December 18th, 2006 09:56 PM
Help! I deleted and shouldn't have..
Actually my friend deleted. She "thought" she had made a nice CD with every picture ever taken of her children and it was safe to delete every .jpg saved on her computer (it's a PC) so she deleted them and then emptied the recycle bin to free up space on her hard drive before making sure her CD actually worked.
As nightmares go she put her CD in only to find out it was blank and she hadn't copied over any of the .jps.
How can she get the pictures bacK?
December 18th, 2006 10:06 PM
I've used it recently to recover some logs that got removed when upgrading an application. Worked like a charm. Downside, you will need to spend $50 to buy it, but I assume the pictures are worth at least that.
NOTE: If you do buy this or use something like it, do NOT install it on the same drive you are trying to recover files from, load it to a CD or somerthing. Secondly, do as little changes until the recovery to the drive you want to recover files from, if they get written over, they are pretty much history.
Last edited by Opus00; December 18th, 2006 at 10:13 PM.
There are two rules for success in life:
Rule 1: Don't tell people everything you know.
December 19th, 2006 01:23 AM
Please do not consider this to be a foolish comment, it is based on experience; believe me.
Please have a look at the CD on at least one other computer, and with at least one other operating system.
Media is pretty fickle stuff and it could be that the CD/DVD drive is not too happy with it, even though it burnt it.
I am assuming that the CD burn ran for what would have seemed to be a reasonable time, and that it did not just spit the CD out without telling her that it had completed? That is a sure indication that the burn failed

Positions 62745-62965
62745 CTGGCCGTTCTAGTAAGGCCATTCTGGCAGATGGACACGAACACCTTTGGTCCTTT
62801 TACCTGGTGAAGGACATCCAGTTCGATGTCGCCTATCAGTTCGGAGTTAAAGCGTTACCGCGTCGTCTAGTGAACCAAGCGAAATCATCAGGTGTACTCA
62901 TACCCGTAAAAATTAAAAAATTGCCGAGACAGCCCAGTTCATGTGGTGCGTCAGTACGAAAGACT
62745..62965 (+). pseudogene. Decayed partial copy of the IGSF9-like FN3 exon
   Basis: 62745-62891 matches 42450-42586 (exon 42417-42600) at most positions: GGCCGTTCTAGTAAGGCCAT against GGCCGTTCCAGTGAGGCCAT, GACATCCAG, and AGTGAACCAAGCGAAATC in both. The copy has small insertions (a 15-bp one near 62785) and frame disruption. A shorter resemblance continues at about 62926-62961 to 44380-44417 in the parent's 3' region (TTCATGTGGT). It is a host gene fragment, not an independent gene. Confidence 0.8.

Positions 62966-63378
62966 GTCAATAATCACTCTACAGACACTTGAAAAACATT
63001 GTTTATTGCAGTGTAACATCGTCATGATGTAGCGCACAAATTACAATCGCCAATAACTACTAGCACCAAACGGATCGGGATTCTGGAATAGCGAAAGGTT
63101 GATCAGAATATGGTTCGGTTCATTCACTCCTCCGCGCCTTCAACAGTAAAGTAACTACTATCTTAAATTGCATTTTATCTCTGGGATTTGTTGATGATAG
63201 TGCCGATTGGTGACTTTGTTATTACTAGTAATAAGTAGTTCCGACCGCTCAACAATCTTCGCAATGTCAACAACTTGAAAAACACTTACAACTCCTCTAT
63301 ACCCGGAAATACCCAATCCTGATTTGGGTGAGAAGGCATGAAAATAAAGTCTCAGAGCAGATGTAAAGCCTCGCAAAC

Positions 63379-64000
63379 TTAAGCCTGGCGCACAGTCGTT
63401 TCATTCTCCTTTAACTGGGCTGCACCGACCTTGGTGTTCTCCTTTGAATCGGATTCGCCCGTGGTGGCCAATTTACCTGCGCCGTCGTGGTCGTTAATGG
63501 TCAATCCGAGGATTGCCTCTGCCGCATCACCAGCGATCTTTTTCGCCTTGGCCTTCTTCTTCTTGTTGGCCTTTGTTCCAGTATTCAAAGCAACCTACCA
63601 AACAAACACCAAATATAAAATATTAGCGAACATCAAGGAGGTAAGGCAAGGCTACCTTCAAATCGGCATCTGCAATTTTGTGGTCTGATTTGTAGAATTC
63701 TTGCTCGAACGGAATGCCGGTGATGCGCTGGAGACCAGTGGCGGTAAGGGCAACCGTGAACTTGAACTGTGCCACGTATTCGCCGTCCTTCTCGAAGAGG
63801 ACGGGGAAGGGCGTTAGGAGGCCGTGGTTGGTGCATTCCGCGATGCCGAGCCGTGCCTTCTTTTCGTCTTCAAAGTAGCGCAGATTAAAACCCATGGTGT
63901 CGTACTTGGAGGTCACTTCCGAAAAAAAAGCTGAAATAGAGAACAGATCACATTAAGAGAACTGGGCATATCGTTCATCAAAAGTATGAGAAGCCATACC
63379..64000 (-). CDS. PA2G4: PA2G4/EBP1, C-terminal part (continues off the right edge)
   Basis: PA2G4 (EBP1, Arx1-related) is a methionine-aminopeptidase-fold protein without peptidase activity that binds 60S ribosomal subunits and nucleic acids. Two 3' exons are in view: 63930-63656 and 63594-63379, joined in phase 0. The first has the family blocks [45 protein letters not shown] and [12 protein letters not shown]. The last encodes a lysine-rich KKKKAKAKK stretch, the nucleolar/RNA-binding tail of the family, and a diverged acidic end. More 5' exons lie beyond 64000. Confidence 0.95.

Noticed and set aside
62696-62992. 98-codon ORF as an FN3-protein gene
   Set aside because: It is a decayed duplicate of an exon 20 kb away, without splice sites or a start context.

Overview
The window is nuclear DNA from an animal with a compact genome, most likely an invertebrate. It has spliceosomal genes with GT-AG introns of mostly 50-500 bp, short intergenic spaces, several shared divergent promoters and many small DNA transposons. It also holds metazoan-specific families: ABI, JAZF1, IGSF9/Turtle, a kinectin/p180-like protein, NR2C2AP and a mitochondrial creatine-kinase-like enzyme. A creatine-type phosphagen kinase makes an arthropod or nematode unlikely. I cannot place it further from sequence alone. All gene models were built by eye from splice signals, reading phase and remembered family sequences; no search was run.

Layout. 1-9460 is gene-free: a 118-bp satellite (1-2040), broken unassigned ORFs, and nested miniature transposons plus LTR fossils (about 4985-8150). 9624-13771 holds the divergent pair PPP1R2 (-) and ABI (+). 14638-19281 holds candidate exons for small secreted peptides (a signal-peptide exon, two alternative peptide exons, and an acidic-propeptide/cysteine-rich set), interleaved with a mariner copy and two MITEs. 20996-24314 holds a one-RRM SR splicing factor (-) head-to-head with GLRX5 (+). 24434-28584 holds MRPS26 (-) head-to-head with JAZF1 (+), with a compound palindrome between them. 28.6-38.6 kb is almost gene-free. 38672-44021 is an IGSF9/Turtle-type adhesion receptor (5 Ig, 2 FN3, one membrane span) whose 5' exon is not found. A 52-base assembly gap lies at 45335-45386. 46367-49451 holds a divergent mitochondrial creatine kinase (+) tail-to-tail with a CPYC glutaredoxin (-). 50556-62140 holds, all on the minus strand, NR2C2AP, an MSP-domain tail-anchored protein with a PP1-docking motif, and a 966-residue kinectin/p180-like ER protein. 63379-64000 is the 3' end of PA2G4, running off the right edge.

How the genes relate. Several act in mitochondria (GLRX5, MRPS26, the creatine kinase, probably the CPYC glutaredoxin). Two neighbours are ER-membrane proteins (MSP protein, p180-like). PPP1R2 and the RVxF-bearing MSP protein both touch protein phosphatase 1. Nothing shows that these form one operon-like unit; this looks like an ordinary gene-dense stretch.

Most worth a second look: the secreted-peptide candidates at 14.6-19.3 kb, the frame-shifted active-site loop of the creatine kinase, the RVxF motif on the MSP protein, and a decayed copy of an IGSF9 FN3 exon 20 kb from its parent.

Question: when she inserts the CD does her operating system "see" that there is a CD in the drive and want to format it or whatever, or does it give some message along the lines of "insert media into drive D:\ (or similar)"
If it is the first, then it sounds as if she burnt a coaster, if it is the second then it might be that it worked, and can be recovered using a different machine.
For future reference, the "rules" are very simple:
1. Always use good quality media (cheap = coasters) that you have tested with that particular burner.
2. If it is important, burn at half speed or so, have the software test the burn, make a second copy, then check that you can read them.
Otherwise, you need recovery software, as suggested, and might also look at what can be recovered from the camera as well?
If you cannot do someone any good: don't do them any harm....
As long as you did this to one of these, the least of my little ones............you did it unto Me.
What profiteth a man if he gains the entire World at the expense of his immortal soul?
December 20th, 2006 10:50 AM
Very good tips, nihil.
I've certainly had problems with cheap CDs and by paying a little more, I have the peace of mind that they're reliable and last longer. I've also been frustrated by seeing an apparantly empty CD to have the contents show up quite happily on a different PC.
I know that CD and DVD writing has been around for a while for the home user (as I am). I just hope that all interested parties (i.e. CD/DVD writer and media manufacturers, as well as the software producers) would get together and agree on a "formula" that is common so we (as end users) could be sure that everything is fully compatible.
Maybe I should have put this on my Christmas "wish" list!